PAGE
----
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sally makes a strong Impression on the Minds of those who survive them; and it is as natural for those who are leaving this World, to make the Thing, which they esteem to be of the greatest Consequence and Importance to their Friends, who are to stay behind them, the Subject-matter of their last Advice.

Consider now the Character of Mofes ; the many Years he spent in conducting the People of Israel from Egypt to the Land of Promise; the high Office he bore, by being appointed by God a Prophet and Lawgiver to his People : consider him, after a long Course of Teaching and Exhortation, giving his last Advice before he died; and you must needs think the Happiness of the People to be extremely concerned in the Matter recommended to them, by so great a Friend, by one of such Authority, and under such Circumstances.

The Advice is no less interesting than is to be expected : it aims at laying a solid Foundation of Happiness for that and all succeeding Generations ; by instructing the People how to perpetuate to their Posterity the Knowledge of God and his Law, and to make him their constant Friend and Pro


tector; namely, by instilling into the Minds of their Children, a Sense of the great Things which God had done for them and their Forefathers, and by forming them early to Obedience to the divine' Law under which they lived :—re shall command your Children to observe and do all the Words of this Law. :. ::

The Jews had still a greater Reason to be careful and constant in discharging this Duty towards their Children; they had not only the last Command of their great Lawgiver for it, but they well knew that they were distinguished from the Rest of the World by Providence for the Sake of this Duty. Their great Ancestor Abraham was chosen to be the Head of a great Nation, that he might, and because God knew he would, be diligent to transmit to his Posterity the Knowledge of God's Laws, and to breed them up in Obedience to them. In the eighteenth Chapter of the Book of Genesis, God declares his purpose of making Abraham a great and mighty Nation; and that all the Nations of the Earth mould be blessed in him. At the 19th Verse, the Reason of this peculiar Regard to Abraham is given; For I know him, that be will com


mand bis Children and his Houshold after bim, and they shall keep the Way of the Lord, to do Justice and Judgment.

That the Command of Mofes lays an Ob. ligation on Parents, to make Use of their Authority with their Children to bring them into Subjection to the Law of God, is put out of all Doubt by the Language of the Text. They were to command their Children to observe and do all the Words of the Law. But this Precept had a larger and more extensive View, being given not merely as the Advice of a Preacher, but as the Injunction of a great Lawgiver prescribing a proper Method to establish and secure the Prosperity of a Nation. The Education therefore of the Children of a Country may, and ought, in all wise Governments, to be considered as a national Concern.

This Conclusion may appear, perhaps, with greater Force, as supported by the Declaration of God concerning Abraham, just before mentioned. God saw that Abrabam would command his Children and Houshold after him, to keep the Way of the Lord, and to do Justice and Judgment; and therefore he determined to make him à great and mighty Nation. Now if this Dif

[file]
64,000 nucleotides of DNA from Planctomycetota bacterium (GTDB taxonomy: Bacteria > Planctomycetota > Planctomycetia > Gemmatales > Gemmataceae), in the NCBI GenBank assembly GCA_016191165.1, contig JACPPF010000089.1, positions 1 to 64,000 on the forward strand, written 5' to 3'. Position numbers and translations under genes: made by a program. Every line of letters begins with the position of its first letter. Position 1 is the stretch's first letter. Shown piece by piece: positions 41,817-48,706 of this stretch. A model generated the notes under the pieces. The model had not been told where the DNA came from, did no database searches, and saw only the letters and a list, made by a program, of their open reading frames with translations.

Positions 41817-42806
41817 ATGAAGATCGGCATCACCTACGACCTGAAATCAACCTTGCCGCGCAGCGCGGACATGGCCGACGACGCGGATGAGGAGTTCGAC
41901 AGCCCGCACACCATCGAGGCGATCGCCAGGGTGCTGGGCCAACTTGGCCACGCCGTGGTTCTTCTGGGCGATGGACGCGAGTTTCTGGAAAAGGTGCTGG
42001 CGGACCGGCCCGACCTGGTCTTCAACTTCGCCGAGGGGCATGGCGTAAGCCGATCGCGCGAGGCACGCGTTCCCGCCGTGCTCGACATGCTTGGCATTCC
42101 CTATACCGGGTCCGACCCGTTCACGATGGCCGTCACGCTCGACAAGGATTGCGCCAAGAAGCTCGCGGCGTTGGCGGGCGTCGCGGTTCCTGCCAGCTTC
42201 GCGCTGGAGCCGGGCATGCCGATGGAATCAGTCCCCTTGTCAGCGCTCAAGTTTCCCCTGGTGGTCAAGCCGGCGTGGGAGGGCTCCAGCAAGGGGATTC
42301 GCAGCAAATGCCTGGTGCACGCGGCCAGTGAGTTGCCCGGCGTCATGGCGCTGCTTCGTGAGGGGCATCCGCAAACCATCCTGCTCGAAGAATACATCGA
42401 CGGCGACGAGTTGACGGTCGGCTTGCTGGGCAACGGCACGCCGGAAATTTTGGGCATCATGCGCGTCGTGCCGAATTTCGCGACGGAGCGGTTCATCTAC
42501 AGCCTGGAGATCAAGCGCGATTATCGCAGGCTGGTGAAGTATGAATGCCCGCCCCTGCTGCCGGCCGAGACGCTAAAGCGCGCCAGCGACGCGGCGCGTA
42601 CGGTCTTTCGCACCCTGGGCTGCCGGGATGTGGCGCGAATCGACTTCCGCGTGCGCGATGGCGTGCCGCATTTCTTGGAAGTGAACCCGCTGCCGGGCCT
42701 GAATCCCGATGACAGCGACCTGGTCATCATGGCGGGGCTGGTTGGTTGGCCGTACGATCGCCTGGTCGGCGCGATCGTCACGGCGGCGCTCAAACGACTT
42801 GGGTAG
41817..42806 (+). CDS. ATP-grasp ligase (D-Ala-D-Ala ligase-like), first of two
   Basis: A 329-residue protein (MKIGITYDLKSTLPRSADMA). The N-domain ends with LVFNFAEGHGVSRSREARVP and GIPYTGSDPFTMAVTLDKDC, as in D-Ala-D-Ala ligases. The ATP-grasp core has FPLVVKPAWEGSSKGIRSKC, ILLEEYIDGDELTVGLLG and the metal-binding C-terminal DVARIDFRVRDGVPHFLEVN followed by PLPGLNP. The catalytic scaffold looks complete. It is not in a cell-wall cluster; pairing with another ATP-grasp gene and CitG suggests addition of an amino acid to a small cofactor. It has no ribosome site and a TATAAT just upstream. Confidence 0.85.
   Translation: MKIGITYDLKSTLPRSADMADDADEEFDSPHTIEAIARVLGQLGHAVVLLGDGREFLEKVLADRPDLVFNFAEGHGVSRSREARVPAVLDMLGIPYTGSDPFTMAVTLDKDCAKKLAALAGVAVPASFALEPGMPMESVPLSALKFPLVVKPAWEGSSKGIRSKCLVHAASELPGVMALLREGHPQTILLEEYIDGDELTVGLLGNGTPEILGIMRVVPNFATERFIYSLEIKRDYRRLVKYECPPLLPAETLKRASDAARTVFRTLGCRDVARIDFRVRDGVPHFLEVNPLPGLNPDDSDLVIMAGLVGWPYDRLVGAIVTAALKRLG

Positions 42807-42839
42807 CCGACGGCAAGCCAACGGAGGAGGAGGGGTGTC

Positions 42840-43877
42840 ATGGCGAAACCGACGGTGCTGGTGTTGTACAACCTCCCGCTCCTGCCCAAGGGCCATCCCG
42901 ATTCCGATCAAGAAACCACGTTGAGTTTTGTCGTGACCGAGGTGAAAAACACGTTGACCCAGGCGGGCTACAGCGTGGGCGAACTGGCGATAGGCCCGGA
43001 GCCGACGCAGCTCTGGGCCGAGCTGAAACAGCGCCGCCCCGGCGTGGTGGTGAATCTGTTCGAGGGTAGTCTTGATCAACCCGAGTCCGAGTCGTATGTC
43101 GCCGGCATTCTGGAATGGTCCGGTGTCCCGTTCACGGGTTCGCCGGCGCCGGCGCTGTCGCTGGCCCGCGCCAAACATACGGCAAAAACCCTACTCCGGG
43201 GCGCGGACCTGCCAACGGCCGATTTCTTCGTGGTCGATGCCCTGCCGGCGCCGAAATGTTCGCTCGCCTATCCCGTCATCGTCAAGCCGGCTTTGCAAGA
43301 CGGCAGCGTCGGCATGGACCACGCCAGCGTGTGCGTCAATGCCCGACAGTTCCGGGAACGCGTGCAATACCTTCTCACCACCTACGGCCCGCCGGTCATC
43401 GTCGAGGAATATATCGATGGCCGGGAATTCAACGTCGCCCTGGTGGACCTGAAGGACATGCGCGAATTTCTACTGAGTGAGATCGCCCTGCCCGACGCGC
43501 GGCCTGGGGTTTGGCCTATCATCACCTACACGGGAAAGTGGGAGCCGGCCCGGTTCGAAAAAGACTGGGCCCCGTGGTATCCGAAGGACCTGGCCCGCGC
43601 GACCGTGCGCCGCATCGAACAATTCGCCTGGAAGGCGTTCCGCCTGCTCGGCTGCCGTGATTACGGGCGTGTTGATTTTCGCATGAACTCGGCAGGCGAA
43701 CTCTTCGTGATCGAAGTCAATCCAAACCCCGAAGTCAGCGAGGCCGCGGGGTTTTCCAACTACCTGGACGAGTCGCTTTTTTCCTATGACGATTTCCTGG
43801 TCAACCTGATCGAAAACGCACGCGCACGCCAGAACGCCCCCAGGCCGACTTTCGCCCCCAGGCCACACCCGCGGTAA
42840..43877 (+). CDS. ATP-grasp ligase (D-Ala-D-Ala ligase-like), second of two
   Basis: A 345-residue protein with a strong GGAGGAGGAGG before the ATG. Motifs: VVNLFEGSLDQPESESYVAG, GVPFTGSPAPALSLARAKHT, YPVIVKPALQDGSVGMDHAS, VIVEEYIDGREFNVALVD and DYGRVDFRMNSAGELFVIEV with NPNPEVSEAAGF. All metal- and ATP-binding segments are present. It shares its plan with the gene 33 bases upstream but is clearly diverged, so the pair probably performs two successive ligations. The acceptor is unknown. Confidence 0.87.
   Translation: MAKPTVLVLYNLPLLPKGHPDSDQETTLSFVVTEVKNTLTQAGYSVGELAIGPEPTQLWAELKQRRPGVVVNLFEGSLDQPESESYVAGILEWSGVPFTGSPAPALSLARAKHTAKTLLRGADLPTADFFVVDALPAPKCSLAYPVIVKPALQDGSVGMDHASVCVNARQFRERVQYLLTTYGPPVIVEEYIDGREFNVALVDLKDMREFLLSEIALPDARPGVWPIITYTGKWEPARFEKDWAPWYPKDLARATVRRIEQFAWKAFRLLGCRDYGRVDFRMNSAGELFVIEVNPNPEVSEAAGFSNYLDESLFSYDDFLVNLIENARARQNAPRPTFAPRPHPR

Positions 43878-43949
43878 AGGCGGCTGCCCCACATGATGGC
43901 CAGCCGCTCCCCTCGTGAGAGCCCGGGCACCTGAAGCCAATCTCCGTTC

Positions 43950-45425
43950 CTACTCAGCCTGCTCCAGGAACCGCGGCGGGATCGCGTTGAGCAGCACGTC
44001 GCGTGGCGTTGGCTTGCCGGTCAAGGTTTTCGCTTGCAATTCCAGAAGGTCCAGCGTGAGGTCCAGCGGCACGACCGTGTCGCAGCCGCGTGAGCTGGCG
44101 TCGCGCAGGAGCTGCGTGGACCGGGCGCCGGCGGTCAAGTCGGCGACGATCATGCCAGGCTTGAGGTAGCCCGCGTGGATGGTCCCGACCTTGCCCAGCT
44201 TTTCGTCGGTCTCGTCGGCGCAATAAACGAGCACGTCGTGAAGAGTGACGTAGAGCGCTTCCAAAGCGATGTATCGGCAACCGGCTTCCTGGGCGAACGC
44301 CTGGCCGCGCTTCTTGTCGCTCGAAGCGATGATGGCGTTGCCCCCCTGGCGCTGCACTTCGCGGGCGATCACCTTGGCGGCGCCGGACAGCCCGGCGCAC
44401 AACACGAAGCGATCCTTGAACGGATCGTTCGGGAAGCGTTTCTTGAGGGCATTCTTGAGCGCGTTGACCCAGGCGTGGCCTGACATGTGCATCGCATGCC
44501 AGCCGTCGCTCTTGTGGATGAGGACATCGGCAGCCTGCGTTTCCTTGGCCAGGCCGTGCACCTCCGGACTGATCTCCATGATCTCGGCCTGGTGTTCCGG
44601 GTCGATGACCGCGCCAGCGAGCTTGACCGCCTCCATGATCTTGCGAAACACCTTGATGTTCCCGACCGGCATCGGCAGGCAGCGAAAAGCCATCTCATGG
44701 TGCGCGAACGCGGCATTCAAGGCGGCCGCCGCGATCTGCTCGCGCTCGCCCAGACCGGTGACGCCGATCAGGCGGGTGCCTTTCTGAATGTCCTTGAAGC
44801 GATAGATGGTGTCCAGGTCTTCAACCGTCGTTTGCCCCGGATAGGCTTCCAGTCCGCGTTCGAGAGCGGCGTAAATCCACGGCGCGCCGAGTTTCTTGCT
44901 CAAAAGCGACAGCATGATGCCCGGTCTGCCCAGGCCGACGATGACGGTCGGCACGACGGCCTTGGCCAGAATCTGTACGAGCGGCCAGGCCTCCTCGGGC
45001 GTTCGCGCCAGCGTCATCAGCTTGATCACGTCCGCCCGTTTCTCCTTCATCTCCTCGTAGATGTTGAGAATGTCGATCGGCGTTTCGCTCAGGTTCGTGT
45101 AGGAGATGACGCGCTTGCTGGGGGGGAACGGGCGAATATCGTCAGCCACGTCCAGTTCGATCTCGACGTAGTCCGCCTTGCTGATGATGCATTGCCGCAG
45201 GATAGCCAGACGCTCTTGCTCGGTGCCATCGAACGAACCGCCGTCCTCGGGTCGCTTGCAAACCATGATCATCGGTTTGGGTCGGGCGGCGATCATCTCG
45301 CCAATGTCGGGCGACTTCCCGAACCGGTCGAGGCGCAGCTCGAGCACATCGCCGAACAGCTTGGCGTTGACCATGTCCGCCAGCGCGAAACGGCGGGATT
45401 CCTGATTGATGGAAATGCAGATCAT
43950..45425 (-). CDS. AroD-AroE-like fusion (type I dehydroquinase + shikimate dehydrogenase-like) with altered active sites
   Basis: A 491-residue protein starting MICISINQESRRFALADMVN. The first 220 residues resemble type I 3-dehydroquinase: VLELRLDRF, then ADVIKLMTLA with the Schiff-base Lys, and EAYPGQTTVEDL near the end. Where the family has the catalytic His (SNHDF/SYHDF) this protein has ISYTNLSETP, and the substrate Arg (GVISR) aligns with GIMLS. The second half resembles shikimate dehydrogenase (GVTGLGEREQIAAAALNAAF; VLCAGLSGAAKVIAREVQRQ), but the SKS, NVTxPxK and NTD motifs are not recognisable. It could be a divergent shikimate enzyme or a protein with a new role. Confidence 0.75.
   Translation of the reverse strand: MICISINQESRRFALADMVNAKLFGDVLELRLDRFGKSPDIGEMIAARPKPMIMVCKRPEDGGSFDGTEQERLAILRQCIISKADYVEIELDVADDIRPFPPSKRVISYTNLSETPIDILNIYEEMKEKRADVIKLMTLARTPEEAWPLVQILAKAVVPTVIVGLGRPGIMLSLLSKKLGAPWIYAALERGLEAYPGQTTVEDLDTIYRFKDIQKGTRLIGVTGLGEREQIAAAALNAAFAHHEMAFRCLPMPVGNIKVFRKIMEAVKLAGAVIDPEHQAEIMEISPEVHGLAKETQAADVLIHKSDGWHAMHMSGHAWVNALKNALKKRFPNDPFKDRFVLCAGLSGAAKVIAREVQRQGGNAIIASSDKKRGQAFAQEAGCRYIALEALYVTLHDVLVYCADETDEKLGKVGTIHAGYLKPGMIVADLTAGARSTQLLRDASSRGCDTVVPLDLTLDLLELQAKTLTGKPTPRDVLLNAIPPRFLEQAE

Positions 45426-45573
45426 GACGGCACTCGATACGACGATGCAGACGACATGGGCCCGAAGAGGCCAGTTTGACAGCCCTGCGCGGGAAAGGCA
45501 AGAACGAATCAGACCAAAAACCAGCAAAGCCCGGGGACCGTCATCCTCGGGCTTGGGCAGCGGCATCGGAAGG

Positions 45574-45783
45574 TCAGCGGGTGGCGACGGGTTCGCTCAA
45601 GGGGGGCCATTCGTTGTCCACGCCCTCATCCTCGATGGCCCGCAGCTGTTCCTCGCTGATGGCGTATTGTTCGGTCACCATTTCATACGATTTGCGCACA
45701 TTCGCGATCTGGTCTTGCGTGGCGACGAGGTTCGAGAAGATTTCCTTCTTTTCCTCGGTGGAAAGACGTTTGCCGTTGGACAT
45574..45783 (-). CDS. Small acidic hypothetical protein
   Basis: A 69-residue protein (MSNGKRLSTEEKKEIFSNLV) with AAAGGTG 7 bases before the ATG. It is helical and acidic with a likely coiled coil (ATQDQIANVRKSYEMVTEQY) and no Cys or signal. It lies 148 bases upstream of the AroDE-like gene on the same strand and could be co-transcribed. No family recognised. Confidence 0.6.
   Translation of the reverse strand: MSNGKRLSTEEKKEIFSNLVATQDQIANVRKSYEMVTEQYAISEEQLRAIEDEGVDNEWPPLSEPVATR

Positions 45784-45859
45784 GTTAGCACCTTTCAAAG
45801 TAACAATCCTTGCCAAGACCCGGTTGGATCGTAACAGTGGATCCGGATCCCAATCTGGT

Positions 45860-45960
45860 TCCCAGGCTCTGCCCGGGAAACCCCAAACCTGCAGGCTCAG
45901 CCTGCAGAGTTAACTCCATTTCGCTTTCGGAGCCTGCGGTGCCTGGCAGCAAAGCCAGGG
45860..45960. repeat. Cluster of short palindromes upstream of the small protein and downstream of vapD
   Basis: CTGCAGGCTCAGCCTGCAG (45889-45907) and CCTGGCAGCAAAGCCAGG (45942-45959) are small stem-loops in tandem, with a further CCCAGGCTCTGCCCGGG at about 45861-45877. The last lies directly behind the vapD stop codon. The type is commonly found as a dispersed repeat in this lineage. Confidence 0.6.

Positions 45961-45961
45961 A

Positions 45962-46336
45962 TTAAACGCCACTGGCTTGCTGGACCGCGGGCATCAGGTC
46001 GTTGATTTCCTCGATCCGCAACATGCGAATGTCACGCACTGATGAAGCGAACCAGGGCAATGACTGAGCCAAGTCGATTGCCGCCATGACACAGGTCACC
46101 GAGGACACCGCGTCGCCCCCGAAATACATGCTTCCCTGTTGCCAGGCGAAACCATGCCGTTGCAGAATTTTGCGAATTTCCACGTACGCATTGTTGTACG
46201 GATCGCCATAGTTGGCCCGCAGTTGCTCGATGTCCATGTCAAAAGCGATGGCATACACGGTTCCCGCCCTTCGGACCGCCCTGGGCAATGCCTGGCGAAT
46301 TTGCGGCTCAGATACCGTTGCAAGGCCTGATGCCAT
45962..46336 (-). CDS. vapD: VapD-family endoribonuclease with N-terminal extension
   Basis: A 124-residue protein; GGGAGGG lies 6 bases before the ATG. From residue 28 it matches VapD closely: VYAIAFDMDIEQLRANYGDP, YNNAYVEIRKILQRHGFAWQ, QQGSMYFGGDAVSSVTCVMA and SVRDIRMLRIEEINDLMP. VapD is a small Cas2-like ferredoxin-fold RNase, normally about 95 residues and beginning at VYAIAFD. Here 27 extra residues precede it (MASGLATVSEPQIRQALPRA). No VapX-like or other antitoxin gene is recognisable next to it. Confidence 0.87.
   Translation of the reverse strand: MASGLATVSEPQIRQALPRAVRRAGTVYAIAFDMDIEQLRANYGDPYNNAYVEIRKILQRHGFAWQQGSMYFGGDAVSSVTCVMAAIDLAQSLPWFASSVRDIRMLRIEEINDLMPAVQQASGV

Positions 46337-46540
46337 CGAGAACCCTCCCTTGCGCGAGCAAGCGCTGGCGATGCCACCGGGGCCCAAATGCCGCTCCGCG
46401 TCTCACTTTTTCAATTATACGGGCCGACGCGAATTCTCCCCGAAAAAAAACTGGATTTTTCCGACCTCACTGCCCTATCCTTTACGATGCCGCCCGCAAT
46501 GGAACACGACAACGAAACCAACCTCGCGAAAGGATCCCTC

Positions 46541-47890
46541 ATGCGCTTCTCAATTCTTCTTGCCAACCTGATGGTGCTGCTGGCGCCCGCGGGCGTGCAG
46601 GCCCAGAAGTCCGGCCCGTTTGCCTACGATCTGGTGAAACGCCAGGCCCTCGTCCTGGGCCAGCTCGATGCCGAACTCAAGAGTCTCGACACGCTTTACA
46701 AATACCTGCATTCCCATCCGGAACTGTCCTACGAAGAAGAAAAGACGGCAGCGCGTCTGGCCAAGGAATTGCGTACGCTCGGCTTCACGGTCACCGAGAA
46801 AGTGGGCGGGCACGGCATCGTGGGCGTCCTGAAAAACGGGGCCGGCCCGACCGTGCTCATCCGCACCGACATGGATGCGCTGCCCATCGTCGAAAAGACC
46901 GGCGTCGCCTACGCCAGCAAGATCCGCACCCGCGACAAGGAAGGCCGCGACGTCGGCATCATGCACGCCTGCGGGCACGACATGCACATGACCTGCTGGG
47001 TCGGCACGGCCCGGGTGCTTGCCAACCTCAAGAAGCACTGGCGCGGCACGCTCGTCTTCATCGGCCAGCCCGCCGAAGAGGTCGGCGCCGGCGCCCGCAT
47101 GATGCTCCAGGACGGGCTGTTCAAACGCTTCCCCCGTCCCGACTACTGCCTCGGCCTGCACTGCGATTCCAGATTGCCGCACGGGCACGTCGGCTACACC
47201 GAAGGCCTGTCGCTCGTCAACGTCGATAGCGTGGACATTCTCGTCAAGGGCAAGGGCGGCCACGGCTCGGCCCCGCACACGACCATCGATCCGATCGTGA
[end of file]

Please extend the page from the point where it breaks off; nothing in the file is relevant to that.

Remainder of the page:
position, feen and approved in Abraham, has no Relation to the Office of a public Magistrate, the Reason given for making Abra. bain Head of a great People, is a very strange one. For if the Magistrate has, and ought to have, no Concern in seeing the Youth of the Country brought up in the Fear of God, Abraham's Disposition to take this Care upon him could be no Reason for making him the Head of a great Nation.

To judge of the Methods which have been, or may be applied to propagate, or preserve Religion and the Fear of God in the World, we must consider the Nature, Capacities, and Circumstances of Men in general; the Influences under which they act; and which of them may be properly made Use of in the Case in Question. Rea ligion being the Service of a free Agent, all external Force is excluded as absolutely improper : Instruction is the proper Application to a reasonable Mind; and were Men under no Influence but that of Reason, Instruction would be the only proper Applica., tion : but Men are born with Passions, as well as Reason, and the Paffions grow strong and turbulent, much fooner than


Reason comes to such Maturity as to be able to correct and restrain them; and therefore Authority is wanted as well as Instruction, to form the Mind of Men to Virtue and Religion.

I am sensible there are some, who have their Objections to this Method of propagating Religion, who think all Men should be left free to judge for themselves, without having the Prejudices of Education thrown into the Scale on either Side. They see that in Christian Countries, all are, through the Power of Education, Christians; in Mahometan Countries, they are, for the same Reason, Mahometans; and they think true Religion should reject the Use of those Means, which serve indifferently to promote Truth and Falsehood. . It is no uncommon Thing for Men to pursue their Speculations till they lose.Sight of Nature ; the Consequence of which is, that they fall into Notions contradictory to the Experience of Mankind, and absolutely impoffible to be reduced to practice.

Look into the History of Ages past, there is no Instance to be found of Children brought up free from the Impressions of


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